Friday, July 20, 2007

Twitter! What is it Good For? Well...

Good question. Twitter is a Web 2.0 tool where users create an account and are given what is basically a "micro-blog" where they can record posts up to 140 characters in length - typically about enough for a sentence. These posts, called "Tweets" (yes, both "Twitter" and "Tweet" sound like something related some kind of drug), are then posted online and are automatically fed to people who have subscribed to your blog (not necessarily people who you allow to see them.) In this instance, it's a marriage of instant messenger and RSS aggregator/broadcaster: you can see what other people are Twittering about, and it can be as simple as having it delivered to a desktop client or an RSS reader. Whichever makes it easier to read.

My first thought was, OK, that's interesting - what would I use it for? So I logged in and signed up and gave it a whirl. Twitter informs you that you're supposed to use it to tell people briefly what you're doing. For example, a Tweet might be "I'm riding into work" (you can post to Twitter through the web, through text messages on your phone, or through an IM client - I use a Firefox extension, but to each their own.) That's kind of the first application.

Then there's the second, the one upon which my ilk has seized: it's a marketing tool. In fact, it's so much of a marketing tool that the New York Times has taken notice: a great blog post by Saul Hansell details how marketing and PR people have begun using Twitter to great effectiveness - not to tell the world that they're making breakfast, but for quick and informative updates their audience will care about. For example, "the art assets for Ninja Captain 3 are online at" might be a Tweet from a marketing person.

Third, and somewhat related to the second, is the use of Twitter as an IM client when you know the person you want to talk to is on your friends list. This is frankly the least attractive use of Twitter I can think of: IM is insecure enough as it is, and if I'm going to write someone a short message, I'll just use IM to do it unless they aren't on IM, in which case I'll use email. "@Jimmy: Man you were right, the Fantastic Four movie was great but Galactus sucked LOL" is an example of this kind of Tweet.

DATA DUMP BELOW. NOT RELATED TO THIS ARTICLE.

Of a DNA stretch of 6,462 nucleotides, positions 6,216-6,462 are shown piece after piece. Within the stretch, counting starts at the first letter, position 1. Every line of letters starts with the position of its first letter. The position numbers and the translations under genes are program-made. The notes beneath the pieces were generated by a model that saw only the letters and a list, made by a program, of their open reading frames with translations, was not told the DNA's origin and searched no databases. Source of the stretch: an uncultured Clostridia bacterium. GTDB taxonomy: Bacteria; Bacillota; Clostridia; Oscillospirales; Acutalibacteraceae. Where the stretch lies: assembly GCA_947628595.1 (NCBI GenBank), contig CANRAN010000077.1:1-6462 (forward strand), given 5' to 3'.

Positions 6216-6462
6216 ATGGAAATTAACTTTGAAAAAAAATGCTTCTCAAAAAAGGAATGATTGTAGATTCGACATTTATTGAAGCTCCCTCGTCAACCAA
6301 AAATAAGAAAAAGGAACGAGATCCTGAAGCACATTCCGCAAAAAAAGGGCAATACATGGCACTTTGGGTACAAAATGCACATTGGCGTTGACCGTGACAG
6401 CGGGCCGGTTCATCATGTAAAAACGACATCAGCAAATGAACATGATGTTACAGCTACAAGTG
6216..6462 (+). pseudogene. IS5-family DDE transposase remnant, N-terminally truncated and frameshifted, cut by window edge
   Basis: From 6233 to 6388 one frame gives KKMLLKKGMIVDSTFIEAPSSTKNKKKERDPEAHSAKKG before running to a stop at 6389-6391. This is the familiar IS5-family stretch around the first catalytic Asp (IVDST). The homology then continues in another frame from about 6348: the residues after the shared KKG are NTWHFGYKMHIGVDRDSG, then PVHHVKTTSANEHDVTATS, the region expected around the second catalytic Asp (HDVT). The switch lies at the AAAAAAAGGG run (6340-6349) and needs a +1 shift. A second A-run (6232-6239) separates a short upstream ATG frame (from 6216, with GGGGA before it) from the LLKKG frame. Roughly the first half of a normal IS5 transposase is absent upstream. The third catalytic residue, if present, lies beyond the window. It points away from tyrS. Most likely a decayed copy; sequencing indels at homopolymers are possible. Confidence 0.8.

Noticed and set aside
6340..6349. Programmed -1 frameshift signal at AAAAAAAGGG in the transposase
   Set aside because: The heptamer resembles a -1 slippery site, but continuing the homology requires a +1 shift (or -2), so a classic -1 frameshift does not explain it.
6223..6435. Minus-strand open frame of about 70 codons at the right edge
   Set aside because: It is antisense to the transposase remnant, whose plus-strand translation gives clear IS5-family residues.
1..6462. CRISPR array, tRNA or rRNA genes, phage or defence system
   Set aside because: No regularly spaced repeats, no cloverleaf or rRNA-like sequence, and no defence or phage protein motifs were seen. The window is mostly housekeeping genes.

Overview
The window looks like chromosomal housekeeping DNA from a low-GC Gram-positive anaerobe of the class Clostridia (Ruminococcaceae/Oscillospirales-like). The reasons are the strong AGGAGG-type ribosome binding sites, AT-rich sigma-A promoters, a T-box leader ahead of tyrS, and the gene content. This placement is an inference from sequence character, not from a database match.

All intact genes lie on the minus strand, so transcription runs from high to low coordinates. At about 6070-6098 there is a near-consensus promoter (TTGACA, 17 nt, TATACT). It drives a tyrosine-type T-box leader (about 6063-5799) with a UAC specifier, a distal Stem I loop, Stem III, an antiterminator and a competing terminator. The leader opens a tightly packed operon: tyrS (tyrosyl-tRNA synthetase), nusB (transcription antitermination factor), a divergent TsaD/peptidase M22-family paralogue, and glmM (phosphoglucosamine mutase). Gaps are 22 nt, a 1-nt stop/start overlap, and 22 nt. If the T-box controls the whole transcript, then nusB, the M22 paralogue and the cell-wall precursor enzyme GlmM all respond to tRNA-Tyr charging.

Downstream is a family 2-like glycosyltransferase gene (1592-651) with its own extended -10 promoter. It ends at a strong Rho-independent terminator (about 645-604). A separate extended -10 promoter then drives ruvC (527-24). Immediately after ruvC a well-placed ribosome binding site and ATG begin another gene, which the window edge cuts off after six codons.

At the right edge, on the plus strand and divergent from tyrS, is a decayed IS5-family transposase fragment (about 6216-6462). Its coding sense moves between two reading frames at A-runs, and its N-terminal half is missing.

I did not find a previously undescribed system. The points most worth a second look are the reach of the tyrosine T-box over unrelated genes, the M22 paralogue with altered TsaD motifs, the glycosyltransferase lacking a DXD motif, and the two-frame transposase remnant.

And then, the fourth application, and so far my personal favorite: I've been using Twitter kind of like a school notebook. Not to write down notes from class, but to put random brain droppings into. These can be song lyrics, especially if I'm having a hard time getting the song out of my head, or funny phrases, or just random things I think are funny. Going back and reading my Tweets, it's a pretty eclectic and random collection of crap. The kind of thing you might find in a modern George Carlin book, and I don't mean that in a complimentary way.

So what is it good for? The marketer in me definitely sees the application of a tool to inform a large number of people in a relatively small space that something's available, but hey - don't we already have email for that? How does this bring us closer? If anything, the 140-character limit forces an unnatural end to conversations that might otherwise be more informative. Maybe it's my reaction, because I tend to have diarrhea of the fingertips anyway (as Stephen King once so eloquently put it), but 140 characters isn't enough to have meaningful anything. It's barely enough to put a line from a song or draw a stick figure with a gun.

Online discourse doesn't have to be shorter, faster, better. In fact, I think that's one of the main problems with a lot of online discourse these days - it lacks the depth of traditional media and even face-to-face conversations. Not that Twitter is a bad tool, not at all. It's great for my stupid scribbles and as a marketing tool - but it's not a substitute for other kinds of discourse, either.

Web 2.0 it may be, but other than that it's just one more thing in the old Bat utility belt.

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